Writing Prompt: 05/31/10

"Your phone rings. When you answer it, you make a startling discovery: the person on the other end is dead. What does he/she say and why are they calling you?"

Write for 15-30 minutes. My response will be posted 6/02/10.

Tuesday, March 23, 2010

Flash fiction: Calling Home



Mrs. Toah, this is Sergeant Rakir, Dondass Rakir, of the 21st Mobile Infantry Battalion. I can't see or hear you, even though this is vidphone. Golgotha is fourteen hundred light years from Earth, located in the [SECURITY INTERRUPTION] sector, and what you're seeing is a recording that will take sixteen hours to get to you.

Mrs. Toah, the Mobile Infantry regrets to inform you (nice phrase means nothing) that your son, Shtad was (butchered) killed in action (it hurts mama) on Golgotha. The Imperial shock troops from out of [SECURITY INTERRUPTION] hit us from behind. We held [SECURITY INTERRUPTION] for three days without resupply. The goddamn [SECURITY INTERRUPTION] but we had to wait for a lifter to get us out of there.

I want you to know (no i don't shut up!) that Shtad didn't suffer. He was hit by a displacer round while covering (my) our retreat (he was my man my boy shut up!). He died (screaming for you) instantly. There were no final words (mama! where are my legs? mama help me, godhelpme MAMAITHURTSSOMUCH!) but he told me at chow the evening before that he was thinking of you. (why wasn't it me? should havebeen should have beenmeshould havebeenme)

We of the Federation Armed Forces (don't run we never run i was so scared should have beenme) would like to extend our deepest sympathy for your sacrifice (her son my son my boys i left them i ran my boys) to our planet in her hour of greatest need. (left them me should havebeen me) I would like to remind you that our war continues. I promise that Shtad (screamed blood while i ran) did not lay down his life (for anything) in vain.

Unfortunately, [SECURITY INTERRUPTION] was dusted from orbit and his remains are (glowing) not recoverable. We are sorry for your (my) loss, Mrs. Toah. (my boys)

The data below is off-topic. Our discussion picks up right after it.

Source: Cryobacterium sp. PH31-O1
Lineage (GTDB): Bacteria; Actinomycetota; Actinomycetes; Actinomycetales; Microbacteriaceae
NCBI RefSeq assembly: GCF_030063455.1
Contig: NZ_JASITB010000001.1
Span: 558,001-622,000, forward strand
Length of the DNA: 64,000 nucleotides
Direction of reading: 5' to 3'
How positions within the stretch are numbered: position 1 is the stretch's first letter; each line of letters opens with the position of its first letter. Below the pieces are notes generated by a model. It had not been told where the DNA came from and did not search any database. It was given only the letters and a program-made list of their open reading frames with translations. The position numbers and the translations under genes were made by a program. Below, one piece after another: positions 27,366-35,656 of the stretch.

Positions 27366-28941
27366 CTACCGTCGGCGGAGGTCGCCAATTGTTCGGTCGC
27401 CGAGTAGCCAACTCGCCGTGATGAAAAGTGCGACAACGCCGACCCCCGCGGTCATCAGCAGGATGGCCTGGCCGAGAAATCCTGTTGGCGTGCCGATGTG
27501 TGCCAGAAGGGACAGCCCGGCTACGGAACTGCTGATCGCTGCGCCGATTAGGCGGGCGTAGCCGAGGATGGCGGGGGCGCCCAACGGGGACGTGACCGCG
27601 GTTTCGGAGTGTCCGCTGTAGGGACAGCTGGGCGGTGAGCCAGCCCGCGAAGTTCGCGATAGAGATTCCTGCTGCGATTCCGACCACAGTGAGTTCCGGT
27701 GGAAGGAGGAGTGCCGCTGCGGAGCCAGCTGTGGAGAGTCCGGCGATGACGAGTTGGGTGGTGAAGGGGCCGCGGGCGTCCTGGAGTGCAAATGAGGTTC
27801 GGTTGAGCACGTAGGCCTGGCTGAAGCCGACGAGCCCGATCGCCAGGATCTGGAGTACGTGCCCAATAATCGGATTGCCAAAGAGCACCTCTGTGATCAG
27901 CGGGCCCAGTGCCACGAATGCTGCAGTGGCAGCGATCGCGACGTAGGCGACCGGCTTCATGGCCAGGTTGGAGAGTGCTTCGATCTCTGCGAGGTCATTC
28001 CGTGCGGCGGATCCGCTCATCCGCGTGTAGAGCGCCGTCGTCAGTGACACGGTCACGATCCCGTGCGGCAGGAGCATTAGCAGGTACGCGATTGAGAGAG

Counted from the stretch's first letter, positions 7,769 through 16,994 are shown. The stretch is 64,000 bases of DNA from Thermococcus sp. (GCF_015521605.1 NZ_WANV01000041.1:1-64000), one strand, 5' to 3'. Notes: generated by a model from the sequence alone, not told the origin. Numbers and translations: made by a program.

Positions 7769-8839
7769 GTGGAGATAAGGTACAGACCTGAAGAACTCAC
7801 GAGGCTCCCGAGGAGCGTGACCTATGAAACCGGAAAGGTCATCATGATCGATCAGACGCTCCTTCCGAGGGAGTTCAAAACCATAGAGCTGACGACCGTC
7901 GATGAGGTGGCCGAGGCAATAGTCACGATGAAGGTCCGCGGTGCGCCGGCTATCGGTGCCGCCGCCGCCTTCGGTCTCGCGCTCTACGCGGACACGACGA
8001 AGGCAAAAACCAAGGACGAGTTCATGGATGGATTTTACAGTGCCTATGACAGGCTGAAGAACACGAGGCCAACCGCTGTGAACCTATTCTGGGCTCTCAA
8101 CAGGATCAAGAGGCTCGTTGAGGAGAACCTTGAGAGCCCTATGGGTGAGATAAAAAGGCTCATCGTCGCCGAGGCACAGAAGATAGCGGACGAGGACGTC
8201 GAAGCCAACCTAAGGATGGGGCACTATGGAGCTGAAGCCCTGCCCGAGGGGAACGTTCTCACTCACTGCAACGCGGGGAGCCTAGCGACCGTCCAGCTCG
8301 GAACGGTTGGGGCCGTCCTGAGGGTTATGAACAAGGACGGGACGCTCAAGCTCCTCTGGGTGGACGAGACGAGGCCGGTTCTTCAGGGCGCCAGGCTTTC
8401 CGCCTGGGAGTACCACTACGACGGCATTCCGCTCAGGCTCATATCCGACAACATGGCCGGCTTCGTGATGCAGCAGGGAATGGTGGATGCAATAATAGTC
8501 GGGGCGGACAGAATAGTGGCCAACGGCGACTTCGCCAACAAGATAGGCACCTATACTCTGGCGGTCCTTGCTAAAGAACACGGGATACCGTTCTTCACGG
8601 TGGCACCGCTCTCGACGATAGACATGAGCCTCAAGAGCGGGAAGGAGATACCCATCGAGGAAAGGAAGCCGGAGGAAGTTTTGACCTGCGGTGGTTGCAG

Mr. LaDrom, this is Sergeant Dondass Rakir of the 21st Mobile Infantry Battalion. What you're seeing is a recording that will take sixteen hours to get to you. I can't see you or hear you...


Christopher Rivan

Virgins Slain, Dragons Rescued.
Reasonable rates for all budgets!




  1. And so it goes on like this forever...

  2. Thanks, everyone. I appreciate the comments.

  3. Oh, I like what you did there. An excellent read, this.
    I don't think I've seen you on #fridayflash before, so hello!

  4. This was so wonderfully depicted!

    Truly a very good #fridayflash offering.

  5. That was AMAZING! Excellent use of punctuation to keep everything straight, and the story! I was enthralled from the first sentence.

    I am so glad you joined friday flash.

    (second time I write these comments--not sure if I've posted twice or if I'm having problems commenting here)

  6. Very intense juxtaposition of the official version of events with his internal truths.

    Well done.

  7. I need to search my thesaurus for a word other than 'intense' because its been used, but it is definitely intense. Well done.

  8. Very cool story. Love the style of this one. As others have said, it's intense and powerful.

  9. I choked up a bit. Most successful when it shows glimpses of the actual death. Good job.

  10. Quite eerie. Part really neat movie trailer script, part haunting sadness.

  11. A great read and very intense as others have said. When I saw it was a sci-fi story I was expecting a twist on a modern war tale, the insight into actual events as opposed to the official line really made all the difference. Chilling and not a little saddening.

    I don't think I've seen you posting #fridayflash before, that being the case - welcome to #fridayflash.

  12. Dang! Spooky and dark. Would like to know more.

  13. Thank you very much for the kind words and the welcomes to the #Fridayflash family, everyone. I don't usually like to comment after the fact on a story because I feel that they should stand on their own. However, a couple of people have asked about this one in email and in the comments.

    In my military science fiction I draw from the examples set by Chris Bunch and Robert Heinlein most of the time, with a little John Steakley thrown in for good measure. Heinlein left too much of the reality of war out of "Starship Troopers" and Steakley put too much IN "Armor." Chris Bunch probably walked the best tightrope with Allan Cole in the "Legion" series where the Brass are not usually incompetent so much as overworked and exhausted, and people die in inventive and horrible ways but the war goes on to the end.

    This isn't an indictment of war. Sometimes war is necessary, just as sometimes it's necessary to defend yourself from street crime. It's just a reminder that even in 2355, there's a price for war that someone has to pay.

    I don't want to say too much more because I don't want the perceptions of the story to be colored, but thank you again, everyone.

  14. Not a fan of sci fi at all but the human pain so evident in the bracketed sections grabbed me and hung on for what turned out to be an exhilarating ride.
    Good stuff.

  15. Very cool layout. It required multipe readings, but I think that just enhanced the overall experience (ADD can be a blessing as well as a curse)

  16. Congratulations, by the way, on Five Star Friday.
    Way to go!!!!

  17. What is five star Friday? I hadn't heard of that before.